Trenchless technology repairs

The Town of Bashaw will tackle aging infrastructure on 51 A and 52 St. through trenchless technology that repairs the piping without ripping up the pavement.
Chief Administrative Officer Theresa Fuller told council, at its regular meeting Sept. 15, that the preliminary engineering report for the 54 Ave. project shows that the clay piping is deteriorating and in some areas the top of the pipe has fallen.
“This is an issue as it may lead to possible collapse of the pipe,” she said in her report.
Coun. Lynn Schultz said council should move forward with the repairs. “Something has to be done.”
Council voted in favour of spending $33,000 to complete 145 metres now and not wait to do it until the 54 Ave. project. This work will be funded through MSI capital grants.
The 54 Ave. project is estimated to cost about $2.5 million and council plans to complete it in a phased approach with the first phase costing about $811,750.

Cemetery upkeep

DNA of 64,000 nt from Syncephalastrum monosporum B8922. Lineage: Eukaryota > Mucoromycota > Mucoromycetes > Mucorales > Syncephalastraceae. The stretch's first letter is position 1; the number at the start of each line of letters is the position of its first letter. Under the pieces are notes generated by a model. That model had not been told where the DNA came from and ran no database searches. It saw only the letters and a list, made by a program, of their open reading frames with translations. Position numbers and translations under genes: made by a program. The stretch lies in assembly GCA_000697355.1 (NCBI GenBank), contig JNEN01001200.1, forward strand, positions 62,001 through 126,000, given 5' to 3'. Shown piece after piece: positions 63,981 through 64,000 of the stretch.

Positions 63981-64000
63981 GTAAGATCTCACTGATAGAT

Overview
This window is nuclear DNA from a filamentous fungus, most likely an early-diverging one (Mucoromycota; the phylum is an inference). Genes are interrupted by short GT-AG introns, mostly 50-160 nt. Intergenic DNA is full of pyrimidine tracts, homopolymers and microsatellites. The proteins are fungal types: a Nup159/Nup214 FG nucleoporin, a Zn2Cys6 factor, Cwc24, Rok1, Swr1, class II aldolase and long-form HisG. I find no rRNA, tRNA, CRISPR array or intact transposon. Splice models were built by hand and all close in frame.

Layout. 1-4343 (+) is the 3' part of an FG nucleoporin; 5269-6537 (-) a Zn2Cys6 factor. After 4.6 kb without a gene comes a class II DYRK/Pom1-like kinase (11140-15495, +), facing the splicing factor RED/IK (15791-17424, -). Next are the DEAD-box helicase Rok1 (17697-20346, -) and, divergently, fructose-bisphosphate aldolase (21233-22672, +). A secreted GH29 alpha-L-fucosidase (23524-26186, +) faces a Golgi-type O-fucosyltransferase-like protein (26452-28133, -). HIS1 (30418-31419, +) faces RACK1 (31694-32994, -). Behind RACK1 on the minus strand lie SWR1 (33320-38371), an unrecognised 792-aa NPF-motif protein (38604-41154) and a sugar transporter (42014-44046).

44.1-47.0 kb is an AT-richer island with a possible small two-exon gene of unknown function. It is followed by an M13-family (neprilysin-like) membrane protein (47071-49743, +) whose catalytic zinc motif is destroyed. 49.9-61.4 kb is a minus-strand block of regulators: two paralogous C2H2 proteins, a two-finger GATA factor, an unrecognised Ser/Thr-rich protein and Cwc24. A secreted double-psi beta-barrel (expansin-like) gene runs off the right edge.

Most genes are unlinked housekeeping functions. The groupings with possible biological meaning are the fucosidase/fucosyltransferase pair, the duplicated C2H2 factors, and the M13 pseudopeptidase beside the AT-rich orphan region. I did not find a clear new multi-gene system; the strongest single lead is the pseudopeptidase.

Bashaw may have to pay for cemetery repairs in the 2017 budget to fix holes and sinking/off level headstones said Chief Administrative Officer Theresa Fuller after a concerned citizen brought the issue to the town.
The Bashaw Women’s Institute has been maintaining and upkeeping the cemetery but will no longer be doing this effective January 2017.
Fuller said after burial it has been the family’s responsibility to care for the burial site.
“After the family passes there’s no one to take care of it,” she said.

Turn out the lights

Coun. Lynn Schultz suggested council consider turning out some of the lights on the community centre to save money.
He said the lights are so bright that some could be removed from the back end.
“We could take one out there and there would still be plenty of light. We don’t need that much light.
“They take a lot of power,” he added.
Chief Administrative Officer Theresa Fuller said the lit up area gives the perception of a crime deterrent.
Public works foreman Murray Holroyd will look into the issue.

Regional emergency exercise

Council agreed to send a letter of support to Camrose County’s Regional Fire Services Coordinator to apply for a grant for an Alberta Emergency Management Agency functional or table top exercise.
“Combined with the table top exercise this November, all participants will be provided formal incident Command System 100 training,” said David Zayonce, Regional Fire Servicers Coordinator, Director of Emergency Management for Camrose County.

About the author